bogaboga (793279) | more than 5 years ago | (#26151415)

As far as anyone in the USA accessing anything on the internet: What is the government censoring?

It depends on where in government you happen to be. At the department of State we have Content-control software. Which strictly speaking is censorship in action by government.

Re:Are we becoming bullies? (1)

cryfreedomlove (929828) | more than 5 years ago | (#26152085)

Are you saying the department of State is censoring the internet access of all Americans?

Re:Are we becoming bullies? (1)

jcnnghm (538570) | more than 5 years ago | (#26152401)

Know, he's saying that he works at the Department of State, and they filter his internet access at work. GP is apparently not particularly clueful.

Re:Are we becoming bullies? (1)

cryfreedomlove (929828) | more than 5 years ago | (#26151229)

Interesting argument. Being a hypocrite does indeed weaken the moral basis of the argument against censorship. However, your post reads like an argument to stick your head in the sand and let censorship happen. I don't like that.

Here is my argument: Censorship is morally wrong. I condemn China for censorship. I condemn all Iranian dictators (supported by the US or not) for censorship. I condemn any censorship that might be going on in the USA.

That's my moral compass, bogaboga. What do you say?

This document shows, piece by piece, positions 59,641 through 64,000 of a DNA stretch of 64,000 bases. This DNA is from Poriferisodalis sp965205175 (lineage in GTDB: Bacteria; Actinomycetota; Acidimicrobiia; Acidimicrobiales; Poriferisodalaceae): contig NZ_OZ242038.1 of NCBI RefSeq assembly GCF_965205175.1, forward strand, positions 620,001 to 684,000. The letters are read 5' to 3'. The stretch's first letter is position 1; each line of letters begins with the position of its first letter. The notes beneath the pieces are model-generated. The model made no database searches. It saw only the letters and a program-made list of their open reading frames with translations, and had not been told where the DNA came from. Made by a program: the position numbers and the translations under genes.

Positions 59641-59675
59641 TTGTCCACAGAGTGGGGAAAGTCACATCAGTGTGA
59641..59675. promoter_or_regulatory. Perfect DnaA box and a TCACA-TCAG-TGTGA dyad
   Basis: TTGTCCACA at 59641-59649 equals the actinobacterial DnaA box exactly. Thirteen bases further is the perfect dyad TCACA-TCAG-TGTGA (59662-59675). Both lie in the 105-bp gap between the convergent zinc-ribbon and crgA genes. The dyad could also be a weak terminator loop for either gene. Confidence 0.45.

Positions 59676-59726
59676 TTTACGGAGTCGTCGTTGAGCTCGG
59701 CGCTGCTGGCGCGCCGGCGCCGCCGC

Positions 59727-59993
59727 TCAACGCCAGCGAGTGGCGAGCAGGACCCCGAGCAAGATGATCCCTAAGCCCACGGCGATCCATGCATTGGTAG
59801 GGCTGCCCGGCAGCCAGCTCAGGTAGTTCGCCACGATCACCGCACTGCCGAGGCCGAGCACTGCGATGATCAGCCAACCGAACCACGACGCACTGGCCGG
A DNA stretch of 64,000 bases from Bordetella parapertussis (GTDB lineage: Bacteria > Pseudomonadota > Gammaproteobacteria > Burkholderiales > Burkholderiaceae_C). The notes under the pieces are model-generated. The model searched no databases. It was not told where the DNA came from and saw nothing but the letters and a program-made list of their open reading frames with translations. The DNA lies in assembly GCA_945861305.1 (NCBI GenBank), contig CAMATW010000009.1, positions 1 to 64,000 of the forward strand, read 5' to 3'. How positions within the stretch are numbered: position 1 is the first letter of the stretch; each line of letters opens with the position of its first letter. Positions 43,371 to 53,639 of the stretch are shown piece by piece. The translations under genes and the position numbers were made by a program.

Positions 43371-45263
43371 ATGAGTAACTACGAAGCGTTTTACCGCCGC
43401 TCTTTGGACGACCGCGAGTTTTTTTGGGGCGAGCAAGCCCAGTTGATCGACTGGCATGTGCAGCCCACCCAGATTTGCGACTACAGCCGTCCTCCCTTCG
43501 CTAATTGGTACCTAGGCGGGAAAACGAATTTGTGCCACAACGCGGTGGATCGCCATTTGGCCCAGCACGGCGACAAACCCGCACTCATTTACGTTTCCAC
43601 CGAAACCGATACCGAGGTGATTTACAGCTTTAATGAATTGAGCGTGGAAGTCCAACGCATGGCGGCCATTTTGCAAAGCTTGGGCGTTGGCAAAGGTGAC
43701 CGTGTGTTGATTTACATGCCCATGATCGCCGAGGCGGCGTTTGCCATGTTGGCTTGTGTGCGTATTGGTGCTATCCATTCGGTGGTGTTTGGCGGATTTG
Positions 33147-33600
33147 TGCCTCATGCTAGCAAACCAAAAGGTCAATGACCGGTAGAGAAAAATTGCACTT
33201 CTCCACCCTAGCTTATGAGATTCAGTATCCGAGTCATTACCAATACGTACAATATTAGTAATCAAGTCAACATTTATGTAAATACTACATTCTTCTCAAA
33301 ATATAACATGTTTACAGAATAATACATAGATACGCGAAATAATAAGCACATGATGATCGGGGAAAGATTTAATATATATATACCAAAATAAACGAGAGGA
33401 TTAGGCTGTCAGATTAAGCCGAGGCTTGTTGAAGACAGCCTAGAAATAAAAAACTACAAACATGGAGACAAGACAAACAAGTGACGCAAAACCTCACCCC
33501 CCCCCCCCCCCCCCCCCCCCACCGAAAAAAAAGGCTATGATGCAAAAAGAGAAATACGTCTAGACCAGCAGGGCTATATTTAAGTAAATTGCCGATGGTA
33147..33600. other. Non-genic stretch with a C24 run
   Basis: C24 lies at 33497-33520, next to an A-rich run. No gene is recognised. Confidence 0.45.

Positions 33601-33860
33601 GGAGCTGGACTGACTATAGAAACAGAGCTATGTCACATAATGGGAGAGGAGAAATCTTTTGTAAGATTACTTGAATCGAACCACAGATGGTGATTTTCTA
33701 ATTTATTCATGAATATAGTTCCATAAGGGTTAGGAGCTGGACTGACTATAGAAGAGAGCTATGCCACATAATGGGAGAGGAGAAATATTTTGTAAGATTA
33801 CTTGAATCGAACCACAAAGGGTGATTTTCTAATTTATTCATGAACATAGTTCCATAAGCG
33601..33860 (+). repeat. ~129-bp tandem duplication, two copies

Falun Gong! (0)

Anonymous Coward | more than 5 years ago | (#26151105)

Guns N' Roses! Chinese Democracy! Free Tibet! Taiwan is a sovereign nation!

Just wanted to see if /. is censored.

Oh yeah, also that Moe haircut from the Three Stooges is seriously out of date.

When you worry about your next meal... (0)

Anonymous Coward | more than 5 years ago | (#26151135)

When you constantly worry about where your next meal is coming from, you tend not to care about 'trivial' things such as 'the internet' and censorship.

The Chinese are ignorant. (2, Interesting)

Anonymous Coward | more than 5 years ago | (#26151145)

And that's not meant to be an insult. It's a sad, unfortunate truth that has been manufactured by their government. I've had Chinese friends throughout my university years, and I can't count the number of times I got little other than blank stares when talking about Tiannamen Square. Then they see the pictures and the footage, and _that's_ when it really gets scary -- I would say the reactions were half and half.